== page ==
Extension needs to implement IOleCommandTarget interface and it also presented some problems. In particular, the structure passed to one of IOleCommandTarget mehods, defined in C header as:

typedef struct _tagOLECMDTEXT
DWORD cmdtextf;
ULONG cwActual;
ULONG cwBuf;
/* [size_is] */ wchar_t rgwz[ 1 ];

could not be marshalled as managed structure

public struct OLECMDTEXT
public uint cmdtextf;
public uint cwActual;
public uint cwBuf; // specifies the number of chars in array
public char[] rgwz; // string or whatever – nothing
// works, no MarshalAs attributes help


and it looks like using IntPtr and manually poking it in unsafe code would be the only option, if we needed to read or change values of structure fields. IntPtr is .NET wrapper for native integer and I would recommend that, whenever you have problems marshalling a pointer parameter in COM, you try using IntPtr first. Namely, if you don’t get managed type for parameter right, one of two things can happen:

  • interop layer will throw exception without ever calling your method. This can be confusing if you
    set the breakpoint in method entry, because you don’t know if something else went wrong

  • method will be called but marshaled parameters will contain garbage. At this point you can start experimenting with parameter types and MarshalAs attribute

With IntPtr as parameter type you are more likely to encounter the second case. Going back to our problem, for our use of IE Extension OLECMDTEXT parameter can be ignored. So, let us keep in mind one more gotcha of the COM Interop (in Beta 2 at least) and proceed to the part where it does a nice job of making life easier, in comparison to the legacy code. First, look at the picture of a typical situation with multiple instances:

Picture 2 – BHO and IE Extension objects in two IE instances

Now, if you clicked Extension’s toolbar button in instance 2, it has to call a method (blue pointed lines) on both instances of BHO. Should we worry about cross-apartment access then? One may think that we need not because BHO and IE Extension are C# classes. We can define static array for BHO instances like:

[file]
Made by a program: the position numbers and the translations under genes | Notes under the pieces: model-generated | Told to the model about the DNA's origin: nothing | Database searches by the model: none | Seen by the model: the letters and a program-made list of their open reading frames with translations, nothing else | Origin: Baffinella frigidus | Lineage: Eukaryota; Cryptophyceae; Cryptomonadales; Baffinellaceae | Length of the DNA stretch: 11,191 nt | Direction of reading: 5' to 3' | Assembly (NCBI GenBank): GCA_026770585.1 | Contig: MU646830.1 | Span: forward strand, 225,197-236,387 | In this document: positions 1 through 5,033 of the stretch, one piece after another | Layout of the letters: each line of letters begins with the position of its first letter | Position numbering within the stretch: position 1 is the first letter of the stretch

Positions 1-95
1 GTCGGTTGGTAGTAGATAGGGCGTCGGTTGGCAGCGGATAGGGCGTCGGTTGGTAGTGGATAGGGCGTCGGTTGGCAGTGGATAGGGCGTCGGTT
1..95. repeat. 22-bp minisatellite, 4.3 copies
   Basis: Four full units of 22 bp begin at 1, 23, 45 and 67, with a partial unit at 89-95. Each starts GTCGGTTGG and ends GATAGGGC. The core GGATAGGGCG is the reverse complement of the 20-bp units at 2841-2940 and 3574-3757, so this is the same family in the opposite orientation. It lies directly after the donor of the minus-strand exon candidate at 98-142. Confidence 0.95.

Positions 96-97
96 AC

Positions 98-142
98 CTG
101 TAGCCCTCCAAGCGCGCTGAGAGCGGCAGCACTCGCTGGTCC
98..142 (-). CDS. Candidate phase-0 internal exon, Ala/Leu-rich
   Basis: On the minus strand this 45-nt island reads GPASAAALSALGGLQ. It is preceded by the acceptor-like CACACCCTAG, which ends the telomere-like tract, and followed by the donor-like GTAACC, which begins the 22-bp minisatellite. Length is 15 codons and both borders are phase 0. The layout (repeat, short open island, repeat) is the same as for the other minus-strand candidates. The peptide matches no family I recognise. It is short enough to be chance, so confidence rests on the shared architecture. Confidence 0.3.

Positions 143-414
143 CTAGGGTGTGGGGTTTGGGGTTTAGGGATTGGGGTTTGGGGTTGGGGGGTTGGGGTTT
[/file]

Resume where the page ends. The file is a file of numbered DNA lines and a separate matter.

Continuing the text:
public class DOMPeek: IDOMPeek, IObjectWithSite

public static ArrayList m_Instances = new ArrayList();

initialize array in SetSite:

void IObjectWithSite.SetSite( object pUnkSite)

m_Instances.Add( this);

and provide static access method for IE Extension:

public static bool ToggleDialogShow()
m_bShowDialog = !m_bShowDialog;
// call code to close or display the dialog
return m_bShowDialog;

However, C# objects calling methods on other C# objects is not the only thing going on here: code that initializes dialog also queries COM interfaces and calls methods on those interface. For example:

private void SetTitle()
MSHTML.IHTMLLocation ILoc = m_IDoc2.location;
Text = ILoc.href;

which gets HTML page location and sets it as dialog’s title. In effect, we are calling the method on COM interface pointer from different STA apartment. Morevover, the call above worked when executed inside the calling apartment but failed in other! Initially I took this as a sign that I do need to account for COM apartments and that some .NET equivalent of Global Interface Table (that helped cross apartments in C++) is required. However, other COM calls worked fine, prompting me to conclude that failure in getting location property is just a bug in interop proxy DLL. Another conclusion that we may draw is that RCWs wrap apartment-neutral COM interface pointers. Some posts on very useful DevelopMentor DOTNET discussion list indicate that this is indeed true or, in other words, .NET classes are “context agile” and multiple threads can execute within the same (in our case default) context.

The Final Hack

I encountered the following problem early in the development but I describe it last because solution is a hack. Namely, BHO can be loaded both by the Windows Explorer (WE) and IE. However, not only is this BHO intended only for IE but, if WE loads BHO, you won’t be able to link, while you are developing, because linker can not overwrite the file in use. You must unregister the component, log out and log back in, to continue modifying and testing your code. Even worse – if there is a major bug in BHO that you just tested and you forgot to unregister it before logging out, the next time you log in Explorer may lock up immediately!